Dear Carolyn: Our daughter and grandson escaped an abusive ex a few years ago, and we were very happy when she met a new guy, who professed his love for her and the desire to be a father for her son. They married recently, just as he was starting a new, very high-stress job.
Now, we are hearing about frictions. He has to work nights a lot and times in medicine are horrific, so I get that he has signed up for a lot of stress all at once. More than I could handle.
We are deeply worried their new marriage could explode, damaging our daughter and grandson.
I was young and overworked and stressed myself, back in the day, and I'd love to sit down with him during one of his few moments of rest and give him some coaching on how to make it work, but my wife is highly dubious that I could help. I can't say her advice is wrong, but.
Is there a good way for a well-intentioned father-in-law to help, or do I have to just grit my teeth and hope for the best? I’m looking for ways to be helpful that won’t be perceived as meddling. Or is that just meddling by another name?
FIL: So when you were young and overworked and stressed yourself, back in the day, did you want to spend one of your few moments of rest hearing all the things you were doing wrong from someone you didn’t ask?
I'm going with “no.”
I know we're conditioned to teach fishing vs. give someone a fish. But you have three great reasons just to hand the thing over: 1. This is a crisis. 2. He didn't book a fishing lesson.
And 3. You aren't in this marriage yourself, so you can suspect the husband needs Fishing 101 more than your daughter does, but you can't know that.
The crisis is the one in health-care settings right now, but it could just as easily be the crisis of a lot of changes to their household at once.
Either way, to the extent they need help at all — they may well get through this on love and skills alone — the best you and your wife can offer this family is direct, short-term pressure relief. Can you, without offending or condescending, treat them to something, run their errands, hire out their lawn care/home maintenance/repairs/cleaning, sign them up for a meal service, babysit for a date night, lend a nonjudgmental ear, express confidence they’ll find their way through this? Direct help.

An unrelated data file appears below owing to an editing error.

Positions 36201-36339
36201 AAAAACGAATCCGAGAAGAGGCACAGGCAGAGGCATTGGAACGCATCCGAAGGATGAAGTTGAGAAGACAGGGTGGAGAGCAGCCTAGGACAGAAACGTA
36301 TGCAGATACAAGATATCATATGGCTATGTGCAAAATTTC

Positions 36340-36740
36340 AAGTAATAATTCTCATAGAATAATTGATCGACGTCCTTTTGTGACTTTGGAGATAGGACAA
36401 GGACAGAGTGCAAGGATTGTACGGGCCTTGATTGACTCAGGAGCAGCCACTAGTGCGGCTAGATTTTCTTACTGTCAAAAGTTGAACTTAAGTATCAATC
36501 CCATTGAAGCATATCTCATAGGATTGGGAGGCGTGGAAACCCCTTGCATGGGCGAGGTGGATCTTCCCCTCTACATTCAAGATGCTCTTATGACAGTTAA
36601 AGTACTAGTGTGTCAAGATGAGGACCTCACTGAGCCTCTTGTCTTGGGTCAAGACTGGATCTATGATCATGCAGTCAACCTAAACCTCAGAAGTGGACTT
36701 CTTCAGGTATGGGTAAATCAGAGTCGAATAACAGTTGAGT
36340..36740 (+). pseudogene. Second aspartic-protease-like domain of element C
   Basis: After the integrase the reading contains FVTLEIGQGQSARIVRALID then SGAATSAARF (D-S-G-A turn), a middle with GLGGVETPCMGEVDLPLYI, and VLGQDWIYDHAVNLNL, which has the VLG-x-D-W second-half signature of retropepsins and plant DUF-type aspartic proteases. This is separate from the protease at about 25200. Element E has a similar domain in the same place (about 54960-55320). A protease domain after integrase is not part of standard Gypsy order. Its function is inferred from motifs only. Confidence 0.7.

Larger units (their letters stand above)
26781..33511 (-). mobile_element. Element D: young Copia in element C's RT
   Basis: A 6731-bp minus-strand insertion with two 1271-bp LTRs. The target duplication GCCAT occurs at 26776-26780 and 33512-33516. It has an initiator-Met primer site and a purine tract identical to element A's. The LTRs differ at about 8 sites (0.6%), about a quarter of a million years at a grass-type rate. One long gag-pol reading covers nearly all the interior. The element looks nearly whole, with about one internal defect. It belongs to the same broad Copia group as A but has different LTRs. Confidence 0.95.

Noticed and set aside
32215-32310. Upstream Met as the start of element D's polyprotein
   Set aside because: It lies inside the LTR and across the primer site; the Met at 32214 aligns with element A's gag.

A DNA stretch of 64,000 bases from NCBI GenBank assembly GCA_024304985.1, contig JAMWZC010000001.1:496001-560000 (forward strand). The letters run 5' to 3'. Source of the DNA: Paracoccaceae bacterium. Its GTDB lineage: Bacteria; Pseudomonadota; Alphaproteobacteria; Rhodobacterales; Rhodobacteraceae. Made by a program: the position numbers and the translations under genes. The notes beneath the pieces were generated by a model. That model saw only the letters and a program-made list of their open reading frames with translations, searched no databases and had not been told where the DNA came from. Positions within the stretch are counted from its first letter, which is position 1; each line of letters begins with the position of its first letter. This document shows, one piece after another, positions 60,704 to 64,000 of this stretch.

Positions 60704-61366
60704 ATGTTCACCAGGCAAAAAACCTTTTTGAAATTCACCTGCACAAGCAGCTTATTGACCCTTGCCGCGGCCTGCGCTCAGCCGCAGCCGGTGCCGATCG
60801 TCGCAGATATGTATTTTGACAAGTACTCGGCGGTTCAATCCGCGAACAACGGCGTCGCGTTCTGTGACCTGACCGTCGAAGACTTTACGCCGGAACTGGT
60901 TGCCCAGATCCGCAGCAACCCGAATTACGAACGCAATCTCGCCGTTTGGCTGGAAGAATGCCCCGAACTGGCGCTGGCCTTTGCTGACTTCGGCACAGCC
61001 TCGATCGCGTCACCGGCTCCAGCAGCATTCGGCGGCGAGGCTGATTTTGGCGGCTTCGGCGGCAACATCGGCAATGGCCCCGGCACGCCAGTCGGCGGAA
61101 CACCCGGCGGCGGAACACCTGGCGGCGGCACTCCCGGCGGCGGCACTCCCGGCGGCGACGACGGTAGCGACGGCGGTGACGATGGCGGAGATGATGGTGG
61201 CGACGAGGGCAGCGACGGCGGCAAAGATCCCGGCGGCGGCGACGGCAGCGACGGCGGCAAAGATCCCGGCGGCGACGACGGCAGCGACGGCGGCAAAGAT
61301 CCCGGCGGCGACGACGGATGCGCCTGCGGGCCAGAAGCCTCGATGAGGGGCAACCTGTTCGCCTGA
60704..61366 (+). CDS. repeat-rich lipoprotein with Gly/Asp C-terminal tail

“How can I lighten their load?” is the question you want to answer.
Then — do not skip this step — check your answer against your daughter’s, with encouragement for her to check with her husband. That’s how you help without meddling. There’s no de-meddling side portal into their family business.
Even if you ask first, and even if she says there's nothing you can do to help, and even if she's wrong about that, and even if this marriage buckles under the weight of all these stresses at once when you could have taken a few of them off, respecting this couple as the head of their own household will have been the right thing to do.
That’s not “grit my teeth” stuff, either. That’s trusting adults to find their way, just as someone once did for you.
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